The U.S. Department of Education recently established the Privacy Technical Assistance Center (“PTAC”) as a resource for data privacy, confidentiality and security practices related to student-level longitudinal data systems and other uses. Claims of school district violations of student privacy laws due to use of cloud based educational programs continues to grow.
PTAC recently published non-binding guidelines, “Protecting Student Privacy While Using Online Educational Services: Requirements and Best Practices” (“Guidelines”), which address privacy and security considerations related to computer software, mobile applications and web-based tools provided by third-parties to a school that students and/or parents access as part of a school activity.
The Guidelines do not contain new regulations but provide an explanation of school districts’ responsibilities under the Family Educational Rights and Privacy Act (“FERPA”) and provide best practices for districts to implement in order to effectively protect student privacy.
The Guidelines explain that FERPA protects against the unauthorized disclosure of personally identifiable information (“PII”) from students’ education records. Some online educational services use FERPA-protected information.
For instance, it is common for an online system to require that students’ names and contact information be provided in order to allow students and parents to log in and access class materials. If a third party provider is given such PII from student records to create student accounts, then FERPA is implicated, with the exception of “metadata” that is stripped of all identifiers.
Metadata is comprised of vast amounts of contextual or transactional data that provides context to other data that is collected. For instance, information about how long a student took to perform an online assignment has greater meaning if the user knows the date and time the student completed that activity, how many attempts the student made, and how long a student’s mouse hovered over an item.
The PTAC suggests that school districts evaluate the use of online educational services on a case-by-case basis to determine whether FERPA-protected information is implicated and to ensure that FERPA requirements are met.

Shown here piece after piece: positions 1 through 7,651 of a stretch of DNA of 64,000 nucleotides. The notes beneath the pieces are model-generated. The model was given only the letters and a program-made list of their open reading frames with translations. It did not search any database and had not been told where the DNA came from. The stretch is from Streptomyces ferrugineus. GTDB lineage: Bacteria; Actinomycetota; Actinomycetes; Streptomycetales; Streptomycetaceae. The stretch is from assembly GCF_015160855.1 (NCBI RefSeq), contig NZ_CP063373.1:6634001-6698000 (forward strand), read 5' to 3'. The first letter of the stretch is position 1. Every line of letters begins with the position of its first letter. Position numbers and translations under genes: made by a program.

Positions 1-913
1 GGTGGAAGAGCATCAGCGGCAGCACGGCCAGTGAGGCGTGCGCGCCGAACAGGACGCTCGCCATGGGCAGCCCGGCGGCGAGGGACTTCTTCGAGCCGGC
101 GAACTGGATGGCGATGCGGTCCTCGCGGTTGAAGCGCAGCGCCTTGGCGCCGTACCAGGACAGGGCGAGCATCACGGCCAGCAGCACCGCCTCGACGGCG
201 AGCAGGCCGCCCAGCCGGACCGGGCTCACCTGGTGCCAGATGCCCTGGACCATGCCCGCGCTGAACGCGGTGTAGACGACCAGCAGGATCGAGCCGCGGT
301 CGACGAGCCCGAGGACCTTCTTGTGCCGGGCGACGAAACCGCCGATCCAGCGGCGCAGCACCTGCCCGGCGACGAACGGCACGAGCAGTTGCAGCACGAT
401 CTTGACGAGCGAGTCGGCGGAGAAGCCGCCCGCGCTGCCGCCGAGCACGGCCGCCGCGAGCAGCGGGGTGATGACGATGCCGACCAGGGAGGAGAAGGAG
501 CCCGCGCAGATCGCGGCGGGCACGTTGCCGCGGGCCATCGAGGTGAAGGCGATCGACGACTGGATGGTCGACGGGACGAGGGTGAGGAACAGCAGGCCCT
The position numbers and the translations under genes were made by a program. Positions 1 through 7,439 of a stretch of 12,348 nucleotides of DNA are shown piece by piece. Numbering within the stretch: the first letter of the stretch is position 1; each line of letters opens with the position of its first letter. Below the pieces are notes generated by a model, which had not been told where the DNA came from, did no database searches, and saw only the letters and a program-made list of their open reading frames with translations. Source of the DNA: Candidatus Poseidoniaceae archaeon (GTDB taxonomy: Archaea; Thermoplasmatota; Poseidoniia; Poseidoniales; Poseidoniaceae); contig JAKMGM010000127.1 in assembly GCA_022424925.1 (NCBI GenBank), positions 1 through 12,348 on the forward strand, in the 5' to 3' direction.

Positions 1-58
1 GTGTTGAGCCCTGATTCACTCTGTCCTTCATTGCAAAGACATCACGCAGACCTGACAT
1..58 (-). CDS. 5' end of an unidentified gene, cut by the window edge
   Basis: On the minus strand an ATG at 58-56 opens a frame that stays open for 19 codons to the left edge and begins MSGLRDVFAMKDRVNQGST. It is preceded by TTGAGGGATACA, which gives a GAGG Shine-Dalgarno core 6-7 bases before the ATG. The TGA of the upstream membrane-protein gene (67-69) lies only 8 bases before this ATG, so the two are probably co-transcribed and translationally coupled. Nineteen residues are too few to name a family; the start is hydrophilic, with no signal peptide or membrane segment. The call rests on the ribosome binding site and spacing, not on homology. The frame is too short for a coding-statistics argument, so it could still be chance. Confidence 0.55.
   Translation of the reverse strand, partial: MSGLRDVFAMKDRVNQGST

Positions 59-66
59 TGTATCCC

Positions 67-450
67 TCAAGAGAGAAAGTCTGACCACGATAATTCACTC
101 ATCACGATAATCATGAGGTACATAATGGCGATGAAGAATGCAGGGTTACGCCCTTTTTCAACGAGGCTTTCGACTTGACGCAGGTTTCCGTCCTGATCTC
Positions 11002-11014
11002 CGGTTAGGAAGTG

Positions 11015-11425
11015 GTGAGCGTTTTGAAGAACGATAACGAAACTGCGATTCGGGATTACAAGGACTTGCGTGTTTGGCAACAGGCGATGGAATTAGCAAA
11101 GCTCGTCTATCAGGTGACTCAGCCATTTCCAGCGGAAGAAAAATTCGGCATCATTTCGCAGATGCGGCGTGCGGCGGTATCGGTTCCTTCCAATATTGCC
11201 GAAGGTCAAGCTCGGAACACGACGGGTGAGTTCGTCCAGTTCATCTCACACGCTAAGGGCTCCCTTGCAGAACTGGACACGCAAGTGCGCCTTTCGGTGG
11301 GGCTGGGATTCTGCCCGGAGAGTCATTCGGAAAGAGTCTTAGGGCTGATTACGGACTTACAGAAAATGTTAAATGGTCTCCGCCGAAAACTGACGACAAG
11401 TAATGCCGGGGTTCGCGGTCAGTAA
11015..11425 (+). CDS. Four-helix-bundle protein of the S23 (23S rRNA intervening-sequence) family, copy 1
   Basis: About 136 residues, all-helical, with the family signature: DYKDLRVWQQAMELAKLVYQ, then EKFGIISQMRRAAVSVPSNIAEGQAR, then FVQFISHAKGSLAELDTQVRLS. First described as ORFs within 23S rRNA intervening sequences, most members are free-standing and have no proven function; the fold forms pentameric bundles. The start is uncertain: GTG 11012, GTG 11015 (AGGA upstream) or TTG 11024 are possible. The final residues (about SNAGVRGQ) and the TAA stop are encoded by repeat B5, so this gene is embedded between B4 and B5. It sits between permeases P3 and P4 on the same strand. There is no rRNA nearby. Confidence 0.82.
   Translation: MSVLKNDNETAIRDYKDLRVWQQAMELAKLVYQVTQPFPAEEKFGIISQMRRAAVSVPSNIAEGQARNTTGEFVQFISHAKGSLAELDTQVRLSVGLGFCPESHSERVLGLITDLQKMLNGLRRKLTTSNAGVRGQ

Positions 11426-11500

If the use of PII is disclosed to a third-party provider, FERPA requires school districts to either obtain consent or guarantee that the arrangement with the provider meets one of FERPA’s exceptions to the written consent requirement. There are two FERPA exceptions that allow third-party providers to access PII.
First, disclosures of PII to create user accounts may be accomplished under the directory information exception if the information is not considered harmful or an invasion of privacy if disclosed. However, to disclose information under this exception, school districts must establish a list of the specific elements or categories of what constitutes directory information and provide notice to the students and parents. Additionally, parents may opt out from permitting disclosure.
Alternatively, disclosures of PII to create user accounts may be accomplished under the school official exception. Under this exception, the school district may disclose PII as long as the provider: (1) performs an institutional service or function for which the district would use its own employees; (2) has been determined to meet criteria in the district’s annual FERPA notice; (3) is under the direct control of the district with regard to use and maintenance of education records; and (4) uses education records for authorized purposes only.
An authorized purpose does not include marketing new products or targeting individual students with directed advertisements. On the other hand, information properly identified and shared under the directory exception is not protected by FERPA and can be used for these purposes.
Additionally, the Guidelines set forth seven recommended “best practices” for protecting student privacy when using online educational services:(1) maintain awareness of other relevant federal, state, tribal or local laws; (2) be aware of which online educational services are currently being used in your district; (3) have policies and procedures to evaluate and approve proposed online educational services; (4) when possible, use a written contract or legal agreement and include the provisions recommended by PTAC; (5) take the necessary extra steps when accepting Click-Wrap licenses for consumer applications, which occurs in situations where districts cannot negotiate agreements with providers of consumer applications and are faced with a choice to accept the Terms of Service or to not use the application; (6) be transparent with parents and students; and (7) consider whether parental consent may be appropriate, even in instances where FERPA does not require parental consent.
Ultimately, the Guidelines remind school districts of their role in setting policies to protect student privacy which is increasingly gaining importance in light of continuous technological advancements.
The advent of on-line and cloud computing educational programs create challenges for school district compliance with FERPA and ISSRA. Contact Heather Brickman or Lori Martin with your student records inquiries.